BY ZACK TAYLOR AND JACK LUCAS After all the ballots were counted in the recent Canadian federal election, was anyone surprised that Gudie Hutchings, incumbent Liberal MP in the district of Long Range Mountains, Newfoundland and Labrador, had been re-elected? After all, western Newfoundland has been a Liberal stronghold since the days of Joey Smallwood. Nevertheless, Hutchings … Continue reading New article: Canada’s worrisome urban-rural political divide has never been greater
Taylor, Zack and Shanaya Vanhooren. 2021. “Local election campaign finance regimes in Canada: Toward a research agenda.” Canadian Public Administration 64: 99–121. The regulation of election campaign donation, fundraising, expenditure, and advertising is an enduring object of study and reform. Compared to the federal and provincial levels, virtually no attention has been paid to Canadian … Continue reading New article: Municipal election campaign finance regimes in Canada
My new research report for the Institute on Municipal Finance and Governance takes stock of metropolitan governance practices and innovation in Canada.
By Jan Doering, Dan Silver, and Zack Taylor in Urban Affairs Review. Sociologists and geographers have long placed space and place at the center of their analyses. They have shown that people’s identities and attitudes are inflected by their social and physical contexts—who their neighbors are and what kind of place they live in—although they … Continue reading New article: The Spatial Articulation of Urban Political Cleavages
In early January I was invited to contribute a memo to an initiative convened by the University of Toronto’s School of Public Policy and Governance on Problems and Solutions in the Federation. The memos, which covered a wide range of topics, were given to Deputy Prime Minister Chrystia Freeland. This happened before COVID-19 changed everything, … Continue reading A new model to fund Canadian cities
Zack Taylor, Joanne Fitzgibbons, & Carrie L. Mitchell. 2020. “Finding the future in policy discourse: an analysis of city resilience plans.” Regional Studies. Managing future uncertainty is the essence of planning. How planners conceptualize the future therefore has important practical and normative implications as contemporary decisions have long-term impacts that may be irreversible and distribute costs and benefits … Continue reading New article: How do planners think about the future?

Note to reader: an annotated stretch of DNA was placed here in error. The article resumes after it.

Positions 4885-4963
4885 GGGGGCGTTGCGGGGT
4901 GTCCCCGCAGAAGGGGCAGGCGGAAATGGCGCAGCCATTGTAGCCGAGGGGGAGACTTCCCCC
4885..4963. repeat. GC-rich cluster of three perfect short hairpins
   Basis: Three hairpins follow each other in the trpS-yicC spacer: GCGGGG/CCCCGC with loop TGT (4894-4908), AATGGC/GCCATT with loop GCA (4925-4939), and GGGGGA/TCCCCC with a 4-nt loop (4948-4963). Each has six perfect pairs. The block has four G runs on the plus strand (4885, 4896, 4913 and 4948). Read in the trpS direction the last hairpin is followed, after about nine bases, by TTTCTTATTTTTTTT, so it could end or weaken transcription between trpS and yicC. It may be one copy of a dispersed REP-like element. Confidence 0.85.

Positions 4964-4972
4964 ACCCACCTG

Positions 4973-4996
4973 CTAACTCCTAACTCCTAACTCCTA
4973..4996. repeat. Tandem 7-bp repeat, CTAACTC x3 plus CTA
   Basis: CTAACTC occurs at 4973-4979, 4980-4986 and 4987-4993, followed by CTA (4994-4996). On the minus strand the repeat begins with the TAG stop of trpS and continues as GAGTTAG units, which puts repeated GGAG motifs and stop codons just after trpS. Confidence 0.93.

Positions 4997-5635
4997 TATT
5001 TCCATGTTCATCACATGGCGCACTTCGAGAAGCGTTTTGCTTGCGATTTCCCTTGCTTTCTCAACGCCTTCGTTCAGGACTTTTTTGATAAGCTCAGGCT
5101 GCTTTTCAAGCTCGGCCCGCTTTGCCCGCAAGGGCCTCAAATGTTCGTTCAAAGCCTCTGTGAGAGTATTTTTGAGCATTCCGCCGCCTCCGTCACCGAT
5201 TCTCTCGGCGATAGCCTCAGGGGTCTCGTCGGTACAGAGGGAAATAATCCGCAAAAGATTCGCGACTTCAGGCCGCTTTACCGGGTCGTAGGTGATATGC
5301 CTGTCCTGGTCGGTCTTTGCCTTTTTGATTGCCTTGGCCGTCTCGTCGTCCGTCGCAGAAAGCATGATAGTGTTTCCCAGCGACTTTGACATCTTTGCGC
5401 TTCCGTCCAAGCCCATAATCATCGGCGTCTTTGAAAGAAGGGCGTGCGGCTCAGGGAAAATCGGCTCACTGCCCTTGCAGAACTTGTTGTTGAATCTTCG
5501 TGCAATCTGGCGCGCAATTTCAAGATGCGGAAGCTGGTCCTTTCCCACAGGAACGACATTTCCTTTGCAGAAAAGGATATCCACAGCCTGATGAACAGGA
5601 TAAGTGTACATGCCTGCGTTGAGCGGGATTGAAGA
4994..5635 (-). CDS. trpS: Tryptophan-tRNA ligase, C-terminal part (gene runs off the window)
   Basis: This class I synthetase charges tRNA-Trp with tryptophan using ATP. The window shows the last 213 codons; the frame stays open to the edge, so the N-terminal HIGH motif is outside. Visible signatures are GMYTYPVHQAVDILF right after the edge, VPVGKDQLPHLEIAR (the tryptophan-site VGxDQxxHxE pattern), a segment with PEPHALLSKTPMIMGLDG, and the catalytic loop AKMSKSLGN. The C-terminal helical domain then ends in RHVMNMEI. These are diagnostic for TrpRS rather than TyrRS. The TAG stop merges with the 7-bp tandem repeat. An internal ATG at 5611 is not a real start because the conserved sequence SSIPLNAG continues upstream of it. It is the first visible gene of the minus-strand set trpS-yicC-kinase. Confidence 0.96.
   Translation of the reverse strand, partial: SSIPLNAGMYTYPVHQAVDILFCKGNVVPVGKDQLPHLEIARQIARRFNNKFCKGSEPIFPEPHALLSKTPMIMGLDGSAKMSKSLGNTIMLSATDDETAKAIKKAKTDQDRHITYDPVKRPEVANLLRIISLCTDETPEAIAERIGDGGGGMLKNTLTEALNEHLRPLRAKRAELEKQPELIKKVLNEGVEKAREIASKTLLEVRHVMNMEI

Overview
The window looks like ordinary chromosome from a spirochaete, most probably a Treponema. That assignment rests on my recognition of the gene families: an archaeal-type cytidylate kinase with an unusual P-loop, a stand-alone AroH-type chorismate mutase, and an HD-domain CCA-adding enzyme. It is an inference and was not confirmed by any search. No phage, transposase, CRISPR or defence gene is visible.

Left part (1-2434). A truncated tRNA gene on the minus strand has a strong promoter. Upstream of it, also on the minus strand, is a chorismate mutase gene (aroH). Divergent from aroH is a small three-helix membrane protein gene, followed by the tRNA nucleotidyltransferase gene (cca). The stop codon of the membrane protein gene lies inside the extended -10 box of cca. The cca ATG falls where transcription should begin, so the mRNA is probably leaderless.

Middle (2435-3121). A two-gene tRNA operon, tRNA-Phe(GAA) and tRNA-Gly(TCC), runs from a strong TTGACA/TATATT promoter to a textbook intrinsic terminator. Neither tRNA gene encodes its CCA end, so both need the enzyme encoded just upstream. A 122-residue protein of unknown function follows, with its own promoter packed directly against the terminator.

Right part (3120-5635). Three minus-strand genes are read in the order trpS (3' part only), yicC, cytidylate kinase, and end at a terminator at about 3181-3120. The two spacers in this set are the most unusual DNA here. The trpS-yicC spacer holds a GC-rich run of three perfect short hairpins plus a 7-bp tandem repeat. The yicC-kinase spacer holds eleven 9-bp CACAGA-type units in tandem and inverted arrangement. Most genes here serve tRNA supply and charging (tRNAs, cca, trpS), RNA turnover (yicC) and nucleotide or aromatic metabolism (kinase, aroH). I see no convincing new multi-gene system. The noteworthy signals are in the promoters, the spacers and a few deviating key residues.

Far from being static, Canadian municipal law is in a period of transition. The legal scope of municipal authority has expanded over the past 25 years as most provinces have revised their general municipal acts and adopted special legal arrangements for major cities. However, while the trend has been toward greater autonomy, there are still … Continue reading New report: Comparing the legal powers of cities across Canada
Canada’s largest city is having an important debate about local autonomy. As one of North America’s largest and fastest growing cities, many argue that Toronto needs more money, more legal authority, and more discretion to respond to a multitude of pressures and crises. One solution, proposed by Charter City Toronto, is to enact a constitutionally … Continue reading A charter flight to … where?
I recently joined host Jeremy Warson to discuss Toronto governance and politics on the Urban Land Institute’s Electric Cities podcast. Drawing on my new book, Shaping the Metropolis, I explored the potential for greater municipal autonomy, arguing that Canadian advocates of big-city charters should be careful what they wish for and be clearer about what problem they … Continue reading Featured on ULI Electric Cities podcast
In tandem with the launch of my new book, Shaping the Metropolis, I will be giving a talk hosted by the Toronto Public Library entitled “Who Runs Toronto? Provincial Control or More Autonomy for Toronto?” Come one, come all! Thursday, May 23, 20196:30–7:30 p.m. Runnymede branch Here’s the description: Toronto and other Canadian cities seem caught … Continue reading May 23: Public talk about municipal autonomy in Toronto